However, a root canal treatment not only offers opportunities but also involves some risks. The dentist’s fine instruments can break off when working on the tooth root and get stuck in it. The instruments can then often only be removed with difficulty.

When hollowing out or smoothing the root, it can also happen that the wall of the tooth is accidentally pierced. When filling the root canals, the canals can also become overfilled, leading to nerve damage in the lower jaw.

If all bacteria are not removed from the ducts, it can also lead to renewed inflammation. Sometimes, tooth pain can persist long after the procedure, so regular check-ups are essential. As a rule of thumb, a root canal treatment should only be successful after two years without any symptoms.

If the dentist does not work carefully and thoroughly during the root canal treatment, blood residue can remain in the tooth root canal. Bacteria then decompose these, and the haemoglobin pigment contained in the blood can subsequently discolour the tooth, turning it greyish to dark.

This is how you can support the healing.

To avoid jeopardizing the healing process immediately after the treatment, you should refrain from coffee, nicotine and physical activity in the first few days. Because caffeine drives up blood pressure, and nicotine hurts blood circulation and, thus, wound healing. Sporting activities should initially be avoided due to the increased risk of injury.


Health insurance and root canal treatments

Root canal treatment costs are only covered by health insurance under certain circumstances. The services must be sufficient, appropriate and economical.

That is why some techniques, such as a microscopic root canal treatment, are paid for privately. In addition, health insurance does not cover treatments that have no apparent chance of success. Even root revisions (treatment repetitions) are often not covered by the insurance company.

In addition, the roots must be able to be filled up to the tips. However, this is only sometimes the case with the frequently curved roots of the molars.

Coverage for molars

If a molar is affected, other conditions must also be met for the health insurance company to cover the costs:

  • The molar must be part of a complete set of teeth with no gaps.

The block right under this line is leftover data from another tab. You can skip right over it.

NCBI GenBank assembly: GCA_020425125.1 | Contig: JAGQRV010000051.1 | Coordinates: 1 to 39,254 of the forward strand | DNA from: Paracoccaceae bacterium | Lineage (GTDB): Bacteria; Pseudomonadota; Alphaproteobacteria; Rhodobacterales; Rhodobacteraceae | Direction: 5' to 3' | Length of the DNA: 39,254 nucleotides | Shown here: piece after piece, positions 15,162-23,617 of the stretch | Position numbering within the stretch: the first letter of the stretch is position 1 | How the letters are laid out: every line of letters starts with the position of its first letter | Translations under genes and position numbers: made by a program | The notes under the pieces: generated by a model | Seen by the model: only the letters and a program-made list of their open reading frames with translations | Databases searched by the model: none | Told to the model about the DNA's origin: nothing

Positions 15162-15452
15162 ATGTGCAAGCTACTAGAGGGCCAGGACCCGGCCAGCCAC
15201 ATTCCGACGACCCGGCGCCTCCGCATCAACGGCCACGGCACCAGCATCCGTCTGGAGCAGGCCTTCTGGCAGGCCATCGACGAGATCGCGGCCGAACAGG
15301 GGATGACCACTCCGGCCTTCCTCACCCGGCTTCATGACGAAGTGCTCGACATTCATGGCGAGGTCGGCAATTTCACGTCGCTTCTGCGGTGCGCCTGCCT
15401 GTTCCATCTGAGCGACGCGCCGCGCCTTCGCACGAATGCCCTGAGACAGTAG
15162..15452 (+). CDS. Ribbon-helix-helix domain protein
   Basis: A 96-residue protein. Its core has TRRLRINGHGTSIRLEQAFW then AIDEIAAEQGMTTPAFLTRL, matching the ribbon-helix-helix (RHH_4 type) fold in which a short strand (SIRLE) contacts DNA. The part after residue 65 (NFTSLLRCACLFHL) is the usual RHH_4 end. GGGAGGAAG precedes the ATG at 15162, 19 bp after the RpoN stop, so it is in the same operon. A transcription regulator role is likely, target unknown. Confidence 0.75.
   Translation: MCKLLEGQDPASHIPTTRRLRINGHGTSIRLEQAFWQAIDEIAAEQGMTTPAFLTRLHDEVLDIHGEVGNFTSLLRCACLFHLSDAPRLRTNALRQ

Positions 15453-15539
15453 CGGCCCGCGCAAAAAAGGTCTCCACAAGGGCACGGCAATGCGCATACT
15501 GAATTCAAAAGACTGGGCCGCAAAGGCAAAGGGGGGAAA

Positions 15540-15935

• A cantilever situation – a one-sided shortening of the row of teeth backwards – can be prevented by treating the root of the molar.
  • By treating the molar tooth, existing dentures can be preserved.

If this is not the case with molars, the health insurance company will only cover the costs of extracting the tooth. If you still want to save your tooth, you can have the root canal treatment as a private service.

The cost of such a treatment is around 1,000 euros per tooth. You can get more information about financing root canal treatment from your dentist or your health insurance company.

Root canal treatment: The four most common mistakes

According to the German Society for Endodontology and Dental Traumatology (DGET), the four best-known misconceptions that exist around the topic of root canal treatment are:

  1. Root canals cause pain. Root canals do not have to be painful. If the dentist applies the anesthesia correctly, you will not feel any pain during the procedure.
  2. Root canal treatments reduce the durability of the tooth. A root canal treatment does not have a significant impact on the durability of the tooth. A root canal treated tooth differs in terms of its “lifespan”. hardly a healthy tooth. With appropriate care, it can last a lifetime.
  3. Root canals make teeth brittle. After a root canal treatment, the teeth often must be covered with a crown or a partial crown. However, the tooth has lost more substance than healthy teeth. On the other hand, the teeth’ resistance is not changed.
  4. Root canals have a low success rate. With a qualified dentist and sufficient treatment time, the success rates of root canal treatments are between 70 and 95 per cent.